There's no wrapping the car in cotton wool, either, as we pound over nasty bumps, scythe through well-sighted switchbacks, and rattle over endless cattle grids. In between focusing on keeping the well-driven X5 ahead in sight, we quiz Manfred Ahrens, functional design driving dynamics BMW 5 Series, about the new car. They don't want to say too much until the official "start of communication" in October, but we do learn that the new "G30" 5 Series is about 200 pounds lighter than before. Aluminium is used for the roof, doors, and boot lid, while high-quality steel makes up most of the car's structure, with magnesium for the rear of the dashboard. Why not more carbon as used in the 7 Series? It's just not practical or economic at this stage: One year of production numbers for the 5 Series, for example, is about the same as the whole life cycle of the 7 Series.
Regardless, BMW has also managed to reduce the 5 Series' center of gravity by "a few millimeters," which should help the car's dynamic performance. Indeed, when asked about the focus of attention for the new car, we're given a very clear answer: "In the F10, we achieved a very good level of comfort. That car was very successful. Now we want to maintain that comfort and focus once more on dynamics, while keeping the car balanced. The technology focus on BMW over the past two decades has been first on EfficientDynamics, then BMW I, and even autonomous driving. Now we are refocusing on dynamics, something that is core to the brand."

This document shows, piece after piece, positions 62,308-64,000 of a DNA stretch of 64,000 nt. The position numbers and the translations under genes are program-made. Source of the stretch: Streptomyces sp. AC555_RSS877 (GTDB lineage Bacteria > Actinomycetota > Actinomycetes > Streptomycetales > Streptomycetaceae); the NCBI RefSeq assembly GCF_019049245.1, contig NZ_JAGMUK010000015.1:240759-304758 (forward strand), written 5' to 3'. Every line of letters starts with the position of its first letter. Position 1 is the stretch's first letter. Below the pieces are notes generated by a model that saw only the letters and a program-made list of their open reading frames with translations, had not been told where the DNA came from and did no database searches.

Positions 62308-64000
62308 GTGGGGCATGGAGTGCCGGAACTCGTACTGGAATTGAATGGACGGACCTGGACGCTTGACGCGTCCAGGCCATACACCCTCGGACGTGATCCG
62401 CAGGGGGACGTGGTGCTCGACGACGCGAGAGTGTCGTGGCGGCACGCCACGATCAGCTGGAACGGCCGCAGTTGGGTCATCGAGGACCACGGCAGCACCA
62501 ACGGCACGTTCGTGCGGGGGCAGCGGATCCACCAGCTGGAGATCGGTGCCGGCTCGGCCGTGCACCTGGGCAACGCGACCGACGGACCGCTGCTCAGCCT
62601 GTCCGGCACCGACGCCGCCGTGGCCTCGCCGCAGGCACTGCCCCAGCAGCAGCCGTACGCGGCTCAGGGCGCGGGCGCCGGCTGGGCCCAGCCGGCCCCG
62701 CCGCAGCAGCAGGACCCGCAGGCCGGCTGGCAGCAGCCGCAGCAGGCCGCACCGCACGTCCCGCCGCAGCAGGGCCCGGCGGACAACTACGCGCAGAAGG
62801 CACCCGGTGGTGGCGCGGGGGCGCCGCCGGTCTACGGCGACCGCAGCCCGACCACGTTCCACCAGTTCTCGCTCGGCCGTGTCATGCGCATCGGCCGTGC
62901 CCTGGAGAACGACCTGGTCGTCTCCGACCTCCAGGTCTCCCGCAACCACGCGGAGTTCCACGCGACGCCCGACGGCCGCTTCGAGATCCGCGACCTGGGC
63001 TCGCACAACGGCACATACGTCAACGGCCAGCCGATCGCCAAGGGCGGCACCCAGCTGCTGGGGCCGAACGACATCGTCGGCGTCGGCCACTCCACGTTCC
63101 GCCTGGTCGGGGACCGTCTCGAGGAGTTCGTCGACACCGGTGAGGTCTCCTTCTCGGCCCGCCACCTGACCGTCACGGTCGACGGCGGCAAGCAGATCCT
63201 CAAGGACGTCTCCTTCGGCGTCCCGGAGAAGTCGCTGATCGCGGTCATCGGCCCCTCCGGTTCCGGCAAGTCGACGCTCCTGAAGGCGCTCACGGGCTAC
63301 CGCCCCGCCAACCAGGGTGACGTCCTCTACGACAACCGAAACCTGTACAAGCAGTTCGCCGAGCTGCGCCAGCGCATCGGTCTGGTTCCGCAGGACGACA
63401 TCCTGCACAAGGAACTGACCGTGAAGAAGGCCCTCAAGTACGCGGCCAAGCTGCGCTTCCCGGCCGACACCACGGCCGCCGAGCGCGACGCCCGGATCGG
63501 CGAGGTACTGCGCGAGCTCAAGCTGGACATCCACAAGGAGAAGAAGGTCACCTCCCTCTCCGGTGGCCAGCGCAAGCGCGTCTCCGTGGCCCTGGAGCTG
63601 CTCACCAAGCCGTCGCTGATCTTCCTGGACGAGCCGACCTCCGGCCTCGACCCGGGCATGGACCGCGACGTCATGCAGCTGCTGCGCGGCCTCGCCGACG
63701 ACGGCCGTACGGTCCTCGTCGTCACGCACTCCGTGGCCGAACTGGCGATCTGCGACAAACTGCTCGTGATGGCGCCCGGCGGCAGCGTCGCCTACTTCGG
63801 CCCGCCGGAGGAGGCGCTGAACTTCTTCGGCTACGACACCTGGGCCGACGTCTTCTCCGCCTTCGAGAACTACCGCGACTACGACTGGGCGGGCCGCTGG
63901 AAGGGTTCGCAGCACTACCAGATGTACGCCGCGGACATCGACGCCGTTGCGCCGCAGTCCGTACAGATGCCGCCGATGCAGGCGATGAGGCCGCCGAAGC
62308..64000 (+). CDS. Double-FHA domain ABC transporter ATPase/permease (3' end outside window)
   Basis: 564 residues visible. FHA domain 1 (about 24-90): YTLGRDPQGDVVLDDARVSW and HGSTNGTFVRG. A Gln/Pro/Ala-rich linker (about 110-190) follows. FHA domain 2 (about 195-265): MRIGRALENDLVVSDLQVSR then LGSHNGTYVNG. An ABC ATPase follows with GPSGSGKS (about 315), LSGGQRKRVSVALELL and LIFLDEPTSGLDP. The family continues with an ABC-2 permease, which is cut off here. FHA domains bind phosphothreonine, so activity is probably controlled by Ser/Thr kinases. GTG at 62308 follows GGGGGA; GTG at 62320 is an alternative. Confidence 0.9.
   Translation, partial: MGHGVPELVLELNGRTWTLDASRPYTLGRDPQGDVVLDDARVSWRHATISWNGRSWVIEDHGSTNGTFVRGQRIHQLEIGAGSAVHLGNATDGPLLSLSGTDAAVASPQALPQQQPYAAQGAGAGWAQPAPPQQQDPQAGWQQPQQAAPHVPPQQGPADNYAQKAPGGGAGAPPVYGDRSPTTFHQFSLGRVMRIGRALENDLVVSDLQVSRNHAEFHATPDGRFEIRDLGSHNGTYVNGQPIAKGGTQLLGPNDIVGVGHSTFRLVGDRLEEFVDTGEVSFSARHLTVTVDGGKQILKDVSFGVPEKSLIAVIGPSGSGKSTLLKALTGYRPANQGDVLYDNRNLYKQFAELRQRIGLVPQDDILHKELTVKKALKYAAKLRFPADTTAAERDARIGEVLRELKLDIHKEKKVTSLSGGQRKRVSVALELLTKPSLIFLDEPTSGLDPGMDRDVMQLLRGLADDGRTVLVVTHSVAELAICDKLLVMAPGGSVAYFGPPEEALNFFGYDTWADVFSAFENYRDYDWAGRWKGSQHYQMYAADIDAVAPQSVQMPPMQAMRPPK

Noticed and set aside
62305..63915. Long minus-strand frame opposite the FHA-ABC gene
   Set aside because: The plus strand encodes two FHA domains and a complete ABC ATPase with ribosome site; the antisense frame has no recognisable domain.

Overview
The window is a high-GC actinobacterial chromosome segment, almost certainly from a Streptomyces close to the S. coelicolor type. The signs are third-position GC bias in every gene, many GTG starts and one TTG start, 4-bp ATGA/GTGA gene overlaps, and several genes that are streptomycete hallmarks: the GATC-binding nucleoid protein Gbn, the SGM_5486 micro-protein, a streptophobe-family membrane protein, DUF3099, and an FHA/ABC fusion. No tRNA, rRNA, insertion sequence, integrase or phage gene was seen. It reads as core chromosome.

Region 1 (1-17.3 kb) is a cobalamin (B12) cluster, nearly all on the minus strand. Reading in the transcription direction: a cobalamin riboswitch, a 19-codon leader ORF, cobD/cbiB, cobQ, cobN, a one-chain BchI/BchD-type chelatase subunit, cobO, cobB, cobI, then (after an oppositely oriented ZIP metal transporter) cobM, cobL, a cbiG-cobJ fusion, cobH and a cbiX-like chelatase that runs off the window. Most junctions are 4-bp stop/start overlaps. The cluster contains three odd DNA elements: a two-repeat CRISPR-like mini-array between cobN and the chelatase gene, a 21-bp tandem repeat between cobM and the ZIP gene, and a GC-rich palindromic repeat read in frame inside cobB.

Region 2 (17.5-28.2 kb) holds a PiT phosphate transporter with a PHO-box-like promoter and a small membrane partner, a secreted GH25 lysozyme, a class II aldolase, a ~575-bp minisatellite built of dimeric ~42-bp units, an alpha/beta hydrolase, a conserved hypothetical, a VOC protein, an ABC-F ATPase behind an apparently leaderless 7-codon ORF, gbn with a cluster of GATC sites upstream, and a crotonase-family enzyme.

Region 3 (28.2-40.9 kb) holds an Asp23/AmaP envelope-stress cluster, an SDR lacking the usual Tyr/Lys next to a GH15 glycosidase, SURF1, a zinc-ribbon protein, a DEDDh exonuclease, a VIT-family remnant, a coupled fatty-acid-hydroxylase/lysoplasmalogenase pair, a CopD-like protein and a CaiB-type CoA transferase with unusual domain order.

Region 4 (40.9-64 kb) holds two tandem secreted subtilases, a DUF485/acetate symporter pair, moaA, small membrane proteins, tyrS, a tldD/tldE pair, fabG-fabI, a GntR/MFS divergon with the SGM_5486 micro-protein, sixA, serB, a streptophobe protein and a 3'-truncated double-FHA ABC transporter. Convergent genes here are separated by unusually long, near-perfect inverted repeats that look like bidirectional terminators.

Our first hour at the wheel reveals that BMW may well have nailed its own brief. Variable ratio steering racks aren't liked by all, but this one feels natural and endows the big Five with a particularly agile stance. It never seems to take too much lock to get through a corner, and there's good feedback, too. The body control is excellent in each of the variable damping modes, though we manage to hit the bumpstops on one particularly challenging downhill section described by Jos van As as "the Nürburgring with lines down the middle-and sheep." It's a split second thing, and the car is being driven quickly, but they take it very seriously and discuss it in depth later on.
Apparently, the suspension on these cars is 90 percent finished. When testing in Wales, the engineers don't have access to a specialized workshop or a truck full of spares, so they restrict their adjustments to what they can alter via a laptop. Essentially, that means the electrically assisted power steering and the damping, if a variable system is fitted. We're told these roads are not used for scientific testing, but instead they are looking for how the car feels, whether it is agile enough, and whether body control is good enough.
Next up, we're into a 530d xDrive model with four-wheel drive and the same eight-speed automatic transmission. This vehicle also has Integral Active Steering, but it's paired with sports suspension. That means lower springs and firmer dampers, but no adjustablability. It turns out to be our favorite steer of the day. Even though the 540i's adaptive damping theoretically offers more options, the sports suspension fitted to this 530d seems the perfect setup and it coped well with a wide variety of surfaces and bumps without ever feeling harsh or rigid. The weather was bright and warm so we didn't really need or even notice the xDrive four-wheel-drive system at work.